Brown recluse spiders are usually between 6–20 mm (1⁄4 in and 3⁄4 in), but may grow larger. While typically light to medium brown, they range in color from cream-colored to dark brown or blackish gray. The cephalothorax and abdomen may not necessarily be the same color. These spiders usually have markings on the dorsal side of their cephalothorax, with a black line coming from it that looks like a violin with the neck of the violin pointing to the rear of the spider, resulting in the nicknames fiddleback spider, brown fiddler or violin spider.

Black Widow

Black Widow

Latrodectus is a genus of spider, in the family Theridiidae, which contains 32 recognized species. The common name widow spiders is sometimes applied to members of the genus due to the behavior of the female of eating the male after mating, although sometimes the males of some species are not eaten after mating, and can go on to fertilize other females.[1] The black widow spiders are perhaps the best-known members of the genus. The injection of neurotoxic venom latrotoxin from these species is a comparatively dangerous spider bite, resulting in the condition latrodectism, named for the genus. The female black widow's bite is particularly harmful to humans because of its unusually large venom glands; however, Latrodectus bites rarely kill human beings if their wounds are given medical treatment.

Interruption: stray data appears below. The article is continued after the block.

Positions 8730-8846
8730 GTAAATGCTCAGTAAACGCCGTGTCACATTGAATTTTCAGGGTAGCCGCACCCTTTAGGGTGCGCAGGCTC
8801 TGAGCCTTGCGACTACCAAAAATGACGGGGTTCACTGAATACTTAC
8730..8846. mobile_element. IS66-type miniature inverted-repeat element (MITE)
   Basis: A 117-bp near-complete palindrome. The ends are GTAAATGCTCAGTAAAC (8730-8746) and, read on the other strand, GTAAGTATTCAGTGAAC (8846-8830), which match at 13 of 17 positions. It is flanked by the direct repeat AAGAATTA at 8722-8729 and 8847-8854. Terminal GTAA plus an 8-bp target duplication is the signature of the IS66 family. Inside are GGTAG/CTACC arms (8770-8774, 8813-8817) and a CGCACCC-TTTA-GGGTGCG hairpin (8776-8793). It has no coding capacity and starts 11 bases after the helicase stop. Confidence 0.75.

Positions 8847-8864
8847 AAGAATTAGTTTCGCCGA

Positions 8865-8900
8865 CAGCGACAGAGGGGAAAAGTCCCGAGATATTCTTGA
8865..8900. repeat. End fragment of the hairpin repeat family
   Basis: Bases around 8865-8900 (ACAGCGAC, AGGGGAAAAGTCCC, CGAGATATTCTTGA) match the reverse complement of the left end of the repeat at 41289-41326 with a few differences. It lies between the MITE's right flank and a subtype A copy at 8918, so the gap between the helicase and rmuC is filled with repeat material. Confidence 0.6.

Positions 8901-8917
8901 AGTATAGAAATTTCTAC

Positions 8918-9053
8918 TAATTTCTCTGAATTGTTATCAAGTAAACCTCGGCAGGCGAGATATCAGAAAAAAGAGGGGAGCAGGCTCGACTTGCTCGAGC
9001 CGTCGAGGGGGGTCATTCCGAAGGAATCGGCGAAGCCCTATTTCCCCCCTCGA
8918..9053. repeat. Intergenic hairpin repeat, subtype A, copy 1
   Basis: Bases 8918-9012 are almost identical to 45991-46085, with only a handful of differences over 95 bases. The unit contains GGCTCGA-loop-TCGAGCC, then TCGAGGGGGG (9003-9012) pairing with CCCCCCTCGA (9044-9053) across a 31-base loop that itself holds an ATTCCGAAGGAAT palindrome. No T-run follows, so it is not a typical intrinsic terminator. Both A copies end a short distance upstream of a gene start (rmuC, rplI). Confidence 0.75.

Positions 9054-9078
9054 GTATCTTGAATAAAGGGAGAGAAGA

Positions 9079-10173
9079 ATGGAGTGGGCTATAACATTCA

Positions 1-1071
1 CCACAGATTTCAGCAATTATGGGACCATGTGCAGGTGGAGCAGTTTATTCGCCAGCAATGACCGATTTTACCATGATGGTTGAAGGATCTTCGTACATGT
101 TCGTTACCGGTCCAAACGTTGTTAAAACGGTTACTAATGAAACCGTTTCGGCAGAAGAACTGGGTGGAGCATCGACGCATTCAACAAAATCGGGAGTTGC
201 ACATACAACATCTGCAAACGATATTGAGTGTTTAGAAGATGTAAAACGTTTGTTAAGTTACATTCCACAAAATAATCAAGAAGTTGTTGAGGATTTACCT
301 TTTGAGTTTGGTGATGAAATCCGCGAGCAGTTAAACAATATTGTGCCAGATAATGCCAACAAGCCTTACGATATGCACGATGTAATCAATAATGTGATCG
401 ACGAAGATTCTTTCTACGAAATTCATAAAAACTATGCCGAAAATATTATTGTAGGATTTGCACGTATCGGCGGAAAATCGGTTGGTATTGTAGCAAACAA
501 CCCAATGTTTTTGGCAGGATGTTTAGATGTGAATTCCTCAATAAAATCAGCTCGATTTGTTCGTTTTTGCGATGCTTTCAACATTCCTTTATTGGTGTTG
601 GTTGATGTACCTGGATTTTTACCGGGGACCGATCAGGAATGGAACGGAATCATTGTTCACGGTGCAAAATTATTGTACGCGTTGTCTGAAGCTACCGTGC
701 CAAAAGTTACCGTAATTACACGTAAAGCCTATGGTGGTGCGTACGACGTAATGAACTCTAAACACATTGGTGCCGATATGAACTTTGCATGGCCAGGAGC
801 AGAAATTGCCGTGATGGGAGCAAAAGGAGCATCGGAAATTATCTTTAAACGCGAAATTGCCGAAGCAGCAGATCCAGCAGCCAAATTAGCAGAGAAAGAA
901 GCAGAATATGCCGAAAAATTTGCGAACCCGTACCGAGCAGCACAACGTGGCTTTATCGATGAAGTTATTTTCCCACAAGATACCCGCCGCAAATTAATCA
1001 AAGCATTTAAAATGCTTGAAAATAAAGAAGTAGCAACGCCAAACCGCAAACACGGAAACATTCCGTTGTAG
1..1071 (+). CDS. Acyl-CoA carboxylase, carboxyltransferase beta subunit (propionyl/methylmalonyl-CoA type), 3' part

Flea

Flea

Fleas are wingless insects (1/16 to 1/8-inch (1.5 to 3.3 mm) long) that are agile, usually dark colored (for example, the reddish-brown of the cat flea), with tube-like mouth-parts adapted to feeding on the blood of their hosts. Their legs are long, the hind pair well adapted for jumping: a flea can jump vertically up to 7 inches (18 cm) and horizontally up to 13 inches (33 cm).

Brown Dog Tick

Brown Dog Tick

The brown dog tick, Rhipicephalus sanguineus Latreille, is unusual among ticks, in that it can complete its entire life cycle indoors. Because of this, it can establish populations in colder climates, and has been found in much of the world. Many tick species can be carried indoors on animals, but cannot complete their entire life cycle inside. Although R. sanguineus will feed on a wide variety of mammals, dogs are the preferred host in the U.S. and appear to be required to develop large infestations.